4. Light-Duty Vehicle Greenhouse Gas Emission Standards and Corporate Average Fuel Economy Standards, 75 Fed. Reg. 25,324 (May 7, 2010).
  5. Under the Clean Air Act, the determination of BACT explicitly takes costs into account, ensuring that regulation does not impose costs that are excessive and it does not require the adoption of technologies or processes that are not available.
  6. To limit the number of affected sources, the EPA issued a so-called “Tailoring Rule”, which sets the specific terms for phasing in the regulation of GHG emissions under this preconstruction permitting process, including by establishing annual GHG emissions thresholds. See: Prevention of Significant Deterioration and Title V Greenhouse Gas Tailoring Rule, 75 Fed. Reg. 31,514 (May 13, 2010).
  7. U.S. EPA, Fact Sheet, Settlement Agreements to Address Greenhouse Gas Emissions from Electric Generation Units and Refineries (2010), http://www.epa.gov/airquality/pdfs/settlementfactsheet.pdf.
  8. While the bill includes a savings clause to preserve vehicle standards for model years 2012 to 2016 and proposed standards for heavy-duty engines for model years 2014 to 2018, there is concern that by overturning the endangerment finding, this bill would remove the legal basis for both rules, creating uncertainty and increasing the likelihood of legal challenges. Find a copy of the letter from UAW here: http://www.cleancarscampaign.org/web-content/cleanairact/docs/UAW-oppose-Upton.pdf
  9. Light-Duty Vehicle Greenhouse Gas Emission Standards and Corporate Average Fuel Economy Standards, 75 Fed. Reg. 25,324 (May 7, 2010).
  10. Greenhouse Gas Emissions Standards and Fuel Efficiency Standards for Medium- and Heavy-Duty Engines and Vehicles, 75 Fed. Reg. 74,152 (proposed Nov. 30, 2010).
  11. Under the CAA, California has the ability to establish its own vehicle emissions standards for vehicles and other states have the ability to impose those standards, provided that the EPA grants a waiver. California used this authority to establish the first GHG emissions standards for vehicles in 2004. After the Obama administration granted the waiver necessary to enforce these standards, the federal government, the auto industry, and California and other states reached agreement in 2010 on implementation of federal vehicle standards that matched California’s in stringency by 2016. California is currently working on the next set of standards that would take effect starting with model year 2017 vehicles, and is coordinating with the federal government in this effort.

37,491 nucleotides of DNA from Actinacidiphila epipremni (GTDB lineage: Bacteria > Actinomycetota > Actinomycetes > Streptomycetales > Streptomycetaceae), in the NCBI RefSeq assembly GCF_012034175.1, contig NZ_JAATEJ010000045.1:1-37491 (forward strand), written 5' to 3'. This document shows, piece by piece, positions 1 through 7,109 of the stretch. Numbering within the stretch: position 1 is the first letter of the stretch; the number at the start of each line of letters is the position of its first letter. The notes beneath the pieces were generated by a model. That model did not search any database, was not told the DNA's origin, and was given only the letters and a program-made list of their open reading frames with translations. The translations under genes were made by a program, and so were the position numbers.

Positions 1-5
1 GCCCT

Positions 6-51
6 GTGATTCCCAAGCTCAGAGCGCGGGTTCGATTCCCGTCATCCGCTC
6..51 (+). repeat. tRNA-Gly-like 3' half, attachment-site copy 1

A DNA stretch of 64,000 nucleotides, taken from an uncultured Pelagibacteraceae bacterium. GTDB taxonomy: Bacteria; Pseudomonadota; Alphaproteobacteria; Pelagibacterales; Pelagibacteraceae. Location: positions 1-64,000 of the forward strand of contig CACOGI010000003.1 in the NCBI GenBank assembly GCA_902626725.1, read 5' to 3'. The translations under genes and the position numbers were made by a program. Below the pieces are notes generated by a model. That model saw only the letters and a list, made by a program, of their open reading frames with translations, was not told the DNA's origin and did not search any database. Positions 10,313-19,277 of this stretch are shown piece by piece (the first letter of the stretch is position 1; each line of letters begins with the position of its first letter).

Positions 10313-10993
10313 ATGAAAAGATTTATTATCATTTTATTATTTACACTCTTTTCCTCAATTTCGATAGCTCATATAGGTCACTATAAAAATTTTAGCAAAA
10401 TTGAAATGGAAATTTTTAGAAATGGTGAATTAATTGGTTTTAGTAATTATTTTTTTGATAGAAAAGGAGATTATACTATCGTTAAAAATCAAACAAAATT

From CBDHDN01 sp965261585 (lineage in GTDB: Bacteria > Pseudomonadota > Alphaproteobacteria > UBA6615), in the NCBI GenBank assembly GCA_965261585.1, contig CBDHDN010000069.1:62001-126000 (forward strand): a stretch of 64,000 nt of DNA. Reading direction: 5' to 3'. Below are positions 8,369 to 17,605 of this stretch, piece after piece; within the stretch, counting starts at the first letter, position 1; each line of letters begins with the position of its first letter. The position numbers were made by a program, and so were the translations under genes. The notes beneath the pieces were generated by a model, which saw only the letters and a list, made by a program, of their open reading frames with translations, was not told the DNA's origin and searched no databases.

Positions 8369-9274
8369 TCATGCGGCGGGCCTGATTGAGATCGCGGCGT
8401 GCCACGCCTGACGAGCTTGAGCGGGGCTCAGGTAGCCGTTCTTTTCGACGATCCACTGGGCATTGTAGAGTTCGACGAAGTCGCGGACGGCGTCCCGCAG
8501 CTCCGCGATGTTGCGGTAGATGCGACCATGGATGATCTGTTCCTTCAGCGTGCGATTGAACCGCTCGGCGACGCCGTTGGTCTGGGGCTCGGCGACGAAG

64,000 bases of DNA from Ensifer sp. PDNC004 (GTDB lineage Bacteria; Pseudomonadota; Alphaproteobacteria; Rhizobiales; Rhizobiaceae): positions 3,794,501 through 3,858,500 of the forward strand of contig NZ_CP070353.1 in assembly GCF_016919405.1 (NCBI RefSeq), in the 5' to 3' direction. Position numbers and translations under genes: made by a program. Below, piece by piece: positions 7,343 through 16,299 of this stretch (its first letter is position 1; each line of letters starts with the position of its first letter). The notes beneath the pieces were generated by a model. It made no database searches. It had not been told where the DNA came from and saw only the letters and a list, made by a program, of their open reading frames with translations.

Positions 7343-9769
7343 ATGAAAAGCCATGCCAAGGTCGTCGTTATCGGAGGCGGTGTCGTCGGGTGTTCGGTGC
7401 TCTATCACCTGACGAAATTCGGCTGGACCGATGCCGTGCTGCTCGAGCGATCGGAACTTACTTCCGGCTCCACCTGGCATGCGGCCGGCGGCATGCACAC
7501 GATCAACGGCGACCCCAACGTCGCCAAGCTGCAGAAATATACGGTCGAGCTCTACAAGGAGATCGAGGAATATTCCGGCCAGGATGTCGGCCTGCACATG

12. http://www.pewclimate.org/blog/tubmanm/long-term-impacts-one-year-riders
  13. For example, in 1995 congress passed a one-year delay to updating vehicle fuel economy standards and the delay was extended five times. As the Department of Transportation was already behind schedule when the delay provision first passed and the prohibition barred DOT from developing rules for future updates, this 1-year policy rider resulted in roughly two decades of delay
  14. See footnote xii.
  15. See footnote xiii.
  16. Houghton, R.A. 2008. Carbon Flux to the Atmosphere from Land-Use Changes: 1850-2005. In TRENDS: A Compendium of Data on Global Change. Carbon Dioxide Information Analysis Center, Oak Ridge National Laboratory, U.S. Department of Energy, Oak Ridge, Tenn., U.S.A.
  17. The only affected facilities would be those for which CAA preconstruction permitting requirements would have been triggered anyway – based on conventional pollutant emissions – and the construction would also lead to a significant increase in GHG emissions (more than 75,000 tons of CO2 per year).
  18. As drafted, this amendment’s prohibition on accounting for GHG emissions resulting from agriculture and land-use change is not very clear and could be interpreted to apply to all programs under the Clean Air Act. A Clean Air Act-wide prohibition would not only affect stationary sources emissions accounting – under BACT and section 111 – (as is the case with Senate Amendment #277), but also from the Title II Renewable Fuels Standard, which sets volumetric targets and requires qualifying biofuels to meet certain lifecycle emissions standards.
  19. See footnote xvi (Houghton et al).